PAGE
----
And from other dressing rooms, you can hear it, women are buying three dresses at once, a little jacket, they are calling for an extra-small because the small is too big (this makes sense if a large will fit me, actually). For me, the one dress and cardigan was more than I could afford—my mother was paying, in authorization to use her emergencies-only credit card.

And maybe something clicks. Something about social power, and semiotics, and lifestyle fantasy.

The feminist movement used to talk about "click" moments. Moments in which you sense something falling into place. (Shopping at Anthropologie, and how proud I was to say my dress was from there, and how my sister reacted as if my size had changed rather than that I had discovered that Anthropologie makes very stretchy clothing: click.)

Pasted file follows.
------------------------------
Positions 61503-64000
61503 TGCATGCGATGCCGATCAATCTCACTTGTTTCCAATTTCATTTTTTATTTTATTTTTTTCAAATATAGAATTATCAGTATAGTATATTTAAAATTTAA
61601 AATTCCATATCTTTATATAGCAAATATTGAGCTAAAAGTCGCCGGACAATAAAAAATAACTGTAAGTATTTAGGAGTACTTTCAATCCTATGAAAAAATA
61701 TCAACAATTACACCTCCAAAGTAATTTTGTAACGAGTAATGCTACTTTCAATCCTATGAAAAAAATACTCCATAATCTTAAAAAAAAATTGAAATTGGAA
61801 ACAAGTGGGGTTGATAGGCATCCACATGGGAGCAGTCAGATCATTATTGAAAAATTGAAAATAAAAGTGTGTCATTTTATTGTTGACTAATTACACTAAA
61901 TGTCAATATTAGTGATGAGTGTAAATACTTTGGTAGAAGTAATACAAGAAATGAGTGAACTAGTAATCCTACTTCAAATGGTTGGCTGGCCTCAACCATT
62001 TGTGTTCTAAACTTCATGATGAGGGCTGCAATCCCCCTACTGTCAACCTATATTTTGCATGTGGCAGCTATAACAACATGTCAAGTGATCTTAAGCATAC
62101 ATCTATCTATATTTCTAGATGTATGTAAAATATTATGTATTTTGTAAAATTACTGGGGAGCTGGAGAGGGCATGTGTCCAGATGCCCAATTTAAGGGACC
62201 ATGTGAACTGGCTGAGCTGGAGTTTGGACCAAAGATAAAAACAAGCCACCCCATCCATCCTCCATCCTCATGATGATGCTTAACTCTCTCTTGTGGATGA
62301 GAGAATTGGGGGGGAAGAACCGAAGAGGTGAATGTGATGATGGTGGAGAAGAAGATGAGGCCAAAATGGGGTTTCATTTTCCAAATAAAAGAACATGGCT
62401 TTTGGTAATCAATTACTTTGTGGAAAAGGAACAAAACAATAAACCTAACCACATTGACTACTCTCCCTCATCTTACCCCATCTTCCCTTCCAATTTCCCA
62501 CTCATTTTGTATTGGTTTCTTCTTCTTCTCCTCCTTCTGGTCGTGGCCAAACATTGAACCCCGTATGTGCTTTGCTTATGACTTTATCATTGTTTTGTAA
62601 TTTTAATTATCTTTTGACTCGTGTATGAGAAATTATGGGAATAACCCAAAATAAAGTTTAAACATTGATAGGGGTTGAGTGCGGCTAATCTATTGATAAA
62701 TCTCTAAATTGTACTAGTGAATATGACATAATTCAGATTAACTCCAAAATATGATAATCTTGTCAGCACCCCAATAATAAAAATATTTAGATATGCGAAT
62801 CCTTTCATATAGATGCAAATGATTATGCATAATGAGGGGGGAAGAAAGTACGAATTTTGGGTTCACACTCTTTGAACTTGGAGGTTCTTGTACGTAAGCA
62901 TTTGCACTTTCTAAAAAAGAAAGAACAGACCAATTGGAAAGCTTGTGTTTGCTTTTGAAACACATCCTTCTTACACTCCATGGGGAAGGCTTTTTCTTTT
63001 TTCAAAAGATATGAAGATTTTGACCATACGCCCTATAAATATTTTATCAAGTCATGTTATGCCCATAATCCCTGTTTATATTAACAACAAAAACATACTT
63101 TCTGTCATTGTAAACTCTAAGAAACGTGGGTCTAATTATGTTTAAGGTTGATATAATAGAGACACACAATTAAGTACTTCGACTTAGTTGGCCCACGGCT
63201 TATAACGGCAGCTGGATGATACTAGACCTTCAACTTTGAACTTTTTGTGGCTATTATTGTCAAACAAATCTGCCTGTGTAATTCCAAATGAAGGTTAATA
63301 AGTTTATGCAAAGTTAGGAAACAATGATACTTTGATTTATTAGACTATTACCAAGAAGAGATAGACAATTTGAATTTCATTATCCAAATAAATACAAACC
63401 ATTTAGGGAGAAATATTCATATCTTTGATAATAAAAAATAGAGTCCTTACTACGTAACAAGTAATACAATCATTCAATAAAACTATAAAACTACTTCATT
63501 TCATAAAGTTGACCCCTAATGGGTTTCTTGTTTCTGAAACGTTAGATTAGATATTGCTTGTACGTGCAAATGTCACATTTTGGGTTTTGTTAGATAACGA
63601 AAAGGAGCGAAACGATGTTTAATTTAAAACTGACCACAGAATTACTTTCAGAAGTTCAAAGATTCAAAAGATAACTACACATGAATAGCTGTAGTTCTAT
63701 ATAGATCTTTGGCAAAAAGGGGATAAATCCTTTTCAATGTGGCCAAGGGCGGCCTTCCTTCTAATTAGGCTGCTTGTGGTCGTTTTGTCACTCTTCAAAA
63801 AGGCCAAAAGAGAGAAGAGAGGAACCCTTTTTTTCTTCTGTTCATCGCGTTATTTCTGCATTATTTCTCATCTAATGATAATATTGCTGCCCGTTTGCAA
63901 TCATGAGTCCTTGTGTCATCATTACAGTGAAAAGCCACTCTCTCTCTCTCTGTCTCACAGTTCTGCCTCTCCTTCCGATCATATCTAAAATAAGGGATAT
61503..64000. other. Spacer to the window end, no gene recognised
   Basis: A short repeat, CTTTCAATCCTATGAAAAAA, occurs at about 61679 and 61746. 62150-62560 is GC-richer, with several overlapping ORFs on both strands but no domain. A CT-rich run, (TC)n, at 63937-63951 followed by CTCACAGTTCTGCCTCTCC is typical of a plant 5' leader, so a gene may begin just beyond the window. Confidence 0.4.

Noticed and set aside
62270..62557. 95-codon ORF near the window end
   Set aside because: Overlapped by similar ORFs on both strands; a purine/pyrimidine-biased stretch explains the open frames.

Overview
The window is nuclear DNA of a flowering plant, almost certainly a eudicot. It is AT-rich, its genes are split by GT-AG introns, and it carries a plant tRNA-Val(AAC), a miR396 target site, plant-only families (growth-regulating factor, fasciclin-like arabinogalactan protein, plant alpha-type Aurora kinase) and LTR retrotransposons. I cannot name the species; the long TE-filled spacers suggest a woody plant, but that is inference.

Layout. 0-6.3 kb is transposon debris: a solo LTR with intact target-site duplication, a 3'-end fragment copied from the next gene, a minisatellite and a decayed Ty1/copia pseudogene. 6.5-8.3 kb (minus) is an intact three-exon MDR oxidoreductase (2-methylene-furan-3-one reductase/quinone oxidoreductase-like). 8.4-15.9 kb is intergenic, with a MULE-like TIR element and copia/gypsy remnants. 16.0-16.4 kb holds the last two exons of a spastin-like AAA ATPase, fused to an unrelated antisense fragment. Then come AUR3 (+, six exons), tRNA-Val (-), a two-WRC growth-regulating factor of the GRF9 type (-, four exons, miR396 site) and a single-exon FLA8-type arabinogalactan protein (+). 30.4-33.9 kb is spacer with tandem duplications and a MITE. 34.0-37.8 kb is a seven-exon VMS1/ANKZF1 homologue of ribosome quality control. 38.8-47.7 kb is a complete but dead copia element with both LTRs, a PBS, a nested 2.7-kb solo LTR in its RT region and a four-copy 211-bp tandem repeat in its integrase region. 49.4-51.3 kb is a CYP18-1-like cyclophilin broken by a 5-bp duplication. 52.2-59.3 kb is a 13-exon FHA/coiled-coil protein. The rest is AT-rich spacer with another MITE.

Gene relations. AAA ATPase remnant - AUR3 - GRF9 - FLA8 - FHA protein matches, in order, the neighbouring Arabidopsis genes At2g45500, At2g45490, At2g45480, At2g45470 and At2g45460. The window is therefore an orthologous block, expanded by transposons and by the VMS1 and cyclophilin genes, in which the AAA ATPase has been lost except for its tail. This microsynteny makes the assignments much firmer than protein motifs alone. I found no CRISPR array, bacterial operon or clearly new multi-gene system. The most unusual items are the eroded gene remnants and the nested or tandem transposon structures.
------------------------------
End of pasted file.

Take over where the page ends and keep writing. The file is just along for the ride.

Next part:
Or: something about the shifting boundary between fat and unfat. Who is which? Fat is a social identity. It is interesting that I call myself The Fat Girl, because I am only The Fat Girl to myself. In high school, we had a different Fat Girl. She was much thinner than I was. She wore maybe a sixteen. I wore a twenty-six. But she wore drab clothes and looked like she was waiting to be kicked (I also did the former, but not the latter: I looked like I would cut you if you kicked me). She was somehow doughy. She had a receeding chin and low cheekbones, a gummy smile. She was fervently religious. She was The Fat Girl, not me, and people made fun of her. I made fun of her too, though not for being fat.